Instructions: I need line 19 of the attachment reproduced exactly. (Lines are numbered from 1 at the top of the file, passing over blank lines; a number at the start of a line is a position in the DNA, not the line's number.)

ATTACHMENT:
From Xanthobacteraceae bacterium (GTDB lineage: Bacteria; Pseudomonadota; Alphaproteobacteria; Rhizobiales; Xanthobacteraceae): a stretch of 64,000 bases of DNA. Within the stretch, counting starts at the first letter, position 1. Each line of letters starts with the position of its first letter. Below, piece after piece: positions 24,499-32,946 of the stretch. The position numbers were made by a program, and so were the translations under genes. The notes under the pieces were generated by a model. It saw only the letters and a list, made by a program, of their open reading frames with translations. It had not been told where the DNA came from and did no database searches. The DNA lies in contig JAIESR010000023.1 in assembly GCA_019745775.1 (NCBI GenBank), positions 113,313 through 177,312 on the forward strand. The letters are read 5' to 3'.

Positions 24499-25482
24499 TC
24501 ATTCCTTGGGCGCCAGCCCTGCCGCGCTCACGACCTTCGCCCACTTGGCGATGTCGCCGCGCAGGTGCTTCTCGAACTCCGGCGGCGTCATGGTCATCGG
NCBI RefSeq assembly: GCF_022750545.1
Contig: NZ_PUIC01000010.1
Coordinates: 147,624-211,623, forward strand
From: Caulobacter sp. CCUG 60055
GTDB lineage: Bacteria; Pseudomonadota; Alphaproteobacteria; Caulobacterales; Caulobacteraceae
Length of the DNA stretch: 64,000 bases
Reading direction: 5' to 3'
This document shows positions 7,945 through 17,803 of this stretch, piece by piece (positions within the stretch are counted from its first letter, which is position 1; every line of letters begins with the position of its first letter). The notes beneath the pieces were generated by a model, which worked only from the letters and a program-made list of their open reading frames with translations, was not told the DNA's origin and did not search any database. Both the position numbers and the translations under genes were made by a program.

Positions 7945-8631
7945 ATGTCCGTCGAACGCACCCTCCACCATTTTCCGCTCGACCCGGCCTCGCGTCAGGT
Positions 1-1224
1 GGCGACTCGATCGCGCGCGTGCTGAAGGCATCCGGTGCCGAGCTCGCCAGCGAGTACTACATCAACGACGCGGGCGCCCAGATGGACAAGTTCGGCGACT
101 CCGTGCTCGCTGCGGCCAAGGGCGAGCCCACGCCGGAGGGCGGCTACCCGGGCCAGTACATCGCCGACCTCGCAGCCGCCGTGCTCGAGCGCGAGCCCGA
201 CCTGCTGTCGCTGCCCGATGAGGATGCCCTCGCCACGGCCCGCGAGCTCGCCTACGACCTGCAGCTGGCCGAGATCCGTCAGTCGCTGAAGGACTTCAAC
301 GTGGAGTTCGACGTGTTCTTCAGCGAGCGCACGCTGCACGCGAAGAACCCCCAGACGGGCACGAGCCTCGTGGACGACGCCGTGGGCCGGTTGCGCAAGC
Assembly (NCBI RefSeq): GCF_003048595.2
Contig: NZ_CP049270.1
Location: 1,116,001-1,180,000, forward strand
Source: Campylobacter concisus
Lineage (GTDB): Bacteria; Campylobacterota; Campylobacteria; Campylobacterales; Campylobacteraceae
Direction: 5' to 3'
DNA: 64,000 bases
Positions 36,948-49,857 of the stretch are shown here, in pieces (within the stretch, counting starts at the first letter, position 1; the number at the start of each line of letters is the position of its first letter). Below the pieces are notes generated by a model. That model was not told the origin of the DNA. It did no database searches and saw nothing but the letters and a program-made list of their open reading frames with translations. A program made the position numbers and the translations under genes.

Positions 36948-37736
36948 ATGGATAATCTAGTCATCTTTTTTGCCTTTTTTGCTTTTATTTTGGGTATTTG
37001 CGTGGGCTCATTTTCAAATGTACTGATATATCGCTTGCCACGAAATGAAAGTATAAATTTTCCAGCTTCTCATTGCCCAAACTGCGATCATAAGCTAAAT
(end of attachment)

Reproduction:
301 GTGGAGTTCGACGTGTTCTTCAGCGAGCGCACGCTGCACGCGAAGAACCCCCAGACGGGCACGAGCCTCGTGGACGACGCCGTGGGCCGGTTGCGCAAGC